I got very angy, because nobody was dealing with the situation. On the changeover, I went over to the headset and screamed into the little mike, ‘Shut the fuck up!’. Then , as I went over to my side, I thought, What the hell am I doing? If you start lashing out when things are going well, you may be letting your opponent think that you’re not as sure of yourself as you seem. […]

I went from two games to love in the third, to losing the set 4-6. But then I was up 4-2 in the fourth, serving a 40-30. And that, to me, is where I really lost the match.

Tony Roche had been coaching Lendl for a while , and they had worked on how to play me. They knew my left-handed slice serve in the ad court was a killer for most right-handers – the guy would be in the stands before he got his racket on it. Even Lendl, as good as he was, couldn’t drive that serve back.
So he and Roche determined that whenever I served wide to his backhand on the ad side, he was jus going to chip it crosscourt. The ball would be sinking, with backspin on it, and I’d have to hit my volley up instead of punching it deep. That let hil stay in the point and try to take back the offense with his big goundstrokes. That was his plan, and I knew it. So I served wide, and sure enough, he chipped crosscourt, and I was right there. My first inclination was to hit a drop- volley and go to the winner, but then I decided, no, no, just play it a little safe, because even though I’m known as someone with pretty good hands, a soft touch, the drop-volley is a low-percentage shot. I decided just to float the volley deep, make him pass me. I went against my gut. And I missed the volley. I pushed it the tiniest bit, and it floated out.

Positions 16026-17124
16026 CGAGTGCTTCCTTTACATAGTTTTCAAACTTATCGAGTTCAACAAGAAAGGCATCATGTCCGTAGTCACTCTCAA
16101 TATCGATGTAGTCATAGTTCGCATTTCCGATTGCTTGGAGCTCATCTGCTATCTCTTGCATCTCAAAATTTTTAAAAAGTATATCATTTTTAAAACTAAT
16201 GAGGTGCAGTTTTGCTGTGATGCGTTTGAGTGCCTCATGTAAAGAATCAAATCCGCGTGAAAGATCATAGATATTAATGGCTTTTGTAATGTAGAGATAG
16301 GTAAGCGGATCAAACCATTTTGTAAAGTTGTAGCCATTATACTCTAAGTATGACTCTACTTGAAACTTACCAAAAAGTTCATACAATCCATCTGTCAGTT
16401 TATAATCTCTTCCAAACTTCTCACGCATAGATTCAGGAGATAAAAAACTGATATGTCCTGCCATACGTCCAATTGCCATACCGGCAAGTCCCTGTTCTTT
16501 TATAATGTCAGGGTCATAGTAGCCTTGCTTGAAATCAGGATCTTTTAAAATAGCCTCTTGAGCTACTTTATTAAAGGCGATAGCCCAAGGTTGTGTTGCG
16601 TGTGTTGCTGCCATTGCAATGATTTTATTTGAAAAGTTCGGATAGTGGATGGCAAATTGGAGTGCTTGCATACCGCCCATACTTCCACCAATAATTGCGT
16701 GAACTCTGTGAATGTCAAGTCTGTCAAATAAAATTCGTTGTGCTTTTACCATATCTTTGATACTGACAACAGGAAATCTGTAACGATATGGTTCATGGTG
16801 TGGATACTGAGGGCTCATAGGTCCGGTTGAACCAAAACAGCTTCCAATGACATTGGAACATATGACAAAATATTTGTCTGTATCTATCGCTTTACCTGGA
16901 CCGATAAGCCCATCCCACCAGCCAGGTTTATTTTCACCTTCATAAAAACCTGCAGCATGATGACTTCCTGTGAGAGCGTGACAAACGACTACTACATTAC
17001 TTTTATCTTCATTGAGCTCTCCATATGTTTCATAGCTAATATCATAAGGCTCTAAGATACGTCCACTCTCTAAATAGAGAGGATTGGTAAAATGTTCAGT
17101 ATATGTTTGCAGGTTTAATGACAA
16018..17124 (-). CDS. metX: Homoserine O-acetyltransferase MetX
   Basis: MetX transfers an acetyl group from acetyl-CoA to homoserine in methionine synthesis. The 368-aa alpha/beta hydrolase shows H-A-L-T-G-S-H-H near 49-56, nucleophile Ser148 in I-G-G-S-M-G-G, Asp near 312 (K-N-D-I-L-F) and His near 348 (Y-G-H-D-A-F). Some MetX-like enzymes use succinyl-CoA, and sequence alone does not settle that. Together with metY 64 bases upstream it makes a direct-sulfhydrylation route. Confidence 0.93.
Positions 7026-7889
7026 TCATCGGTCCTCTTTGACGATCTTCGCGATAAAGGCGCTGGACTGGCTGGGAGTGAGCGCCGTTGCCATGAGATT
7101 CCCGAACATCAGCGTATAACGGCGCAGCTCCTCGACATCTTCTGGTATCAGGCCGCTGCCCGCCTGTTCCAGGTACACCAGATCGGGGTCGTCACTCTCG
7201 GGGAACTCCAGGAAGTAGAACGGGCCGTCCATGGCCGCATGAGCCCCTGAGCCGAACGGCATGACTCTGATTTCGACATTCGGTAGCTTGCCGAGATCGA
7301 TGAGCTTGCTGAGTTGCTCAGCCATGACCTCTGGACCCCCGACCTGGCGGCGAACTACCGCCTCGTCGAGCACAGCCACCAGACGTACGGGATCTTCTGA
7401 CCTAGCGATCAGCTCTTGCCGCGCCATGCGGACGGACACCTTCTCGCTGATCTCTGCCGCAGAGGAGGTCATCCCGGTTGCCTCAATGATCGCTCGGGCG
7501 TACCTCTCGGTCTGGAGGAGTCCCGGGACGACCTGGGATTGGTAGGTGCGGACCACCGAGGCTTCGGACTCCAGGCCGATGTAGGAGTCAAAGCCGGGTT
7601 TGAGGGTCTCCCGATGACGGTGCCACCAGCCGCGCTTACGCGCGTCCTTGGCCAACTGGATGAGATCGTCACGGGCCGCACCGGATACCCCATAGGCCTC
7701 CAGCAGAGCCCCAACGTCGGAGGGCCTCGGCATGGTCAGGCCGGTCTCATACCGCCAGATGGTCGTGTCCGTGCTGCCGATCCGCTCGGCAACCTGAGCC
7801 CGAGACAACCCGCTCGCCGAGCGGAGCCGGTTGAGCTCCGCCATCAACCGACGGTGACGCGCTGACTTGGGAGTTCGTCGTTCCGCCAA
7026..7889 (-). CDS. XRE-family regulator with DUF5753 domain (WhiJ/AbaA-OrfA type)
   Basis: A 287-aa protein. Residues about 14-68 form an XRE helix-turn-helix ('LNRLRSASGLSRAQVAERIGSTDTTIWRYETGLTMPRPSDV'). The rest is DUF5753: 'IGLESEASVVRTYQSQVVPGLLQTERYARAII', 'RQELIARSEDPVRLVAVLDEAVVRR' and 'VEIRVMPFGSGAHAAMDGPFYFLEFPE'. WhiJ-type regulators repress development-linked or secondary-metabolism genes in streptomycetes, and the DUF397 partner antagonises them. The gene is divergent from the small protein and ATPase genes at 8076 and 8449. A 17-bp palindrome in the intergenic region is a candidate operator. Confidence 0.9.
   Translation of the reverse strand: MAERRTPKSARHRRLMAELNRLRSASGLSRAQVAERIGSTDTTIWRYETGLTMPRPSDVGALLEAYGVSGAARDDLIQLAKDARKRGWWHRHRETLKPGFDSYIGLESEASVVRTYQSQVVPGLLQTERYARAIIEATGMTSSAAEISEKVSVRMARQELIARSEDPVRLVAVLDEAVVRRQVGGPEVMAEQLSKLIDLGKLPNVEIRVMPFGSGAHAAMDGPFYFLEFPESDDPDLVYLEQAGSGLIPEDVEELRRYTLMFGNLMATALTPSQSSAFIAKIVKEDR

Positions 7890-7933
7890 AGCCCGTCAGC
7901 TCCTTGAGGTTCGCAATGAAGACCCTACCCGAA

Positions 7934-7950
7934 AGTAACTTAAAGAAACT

I don’t remember the points after that. It goes in a blur. It’s now eighteen years ago, but I’ve never watched that match once. I can’t bear to. So I can’t tell you the exact details of what happened next. It’s too sickening to me.

[…] Against most other guys, I would have won that French anyway. I have to give Lendl (grudging) credit for being who he was, and for being fit enough to be able to get better as the match progressed. It’s the only match in which I ever felt I was playing up to my capacities and lost.
But he didn’t beat me. I beat myself. Lendl got his first major, and I took his title, Choker-in-chief, away from him.
Temporarily.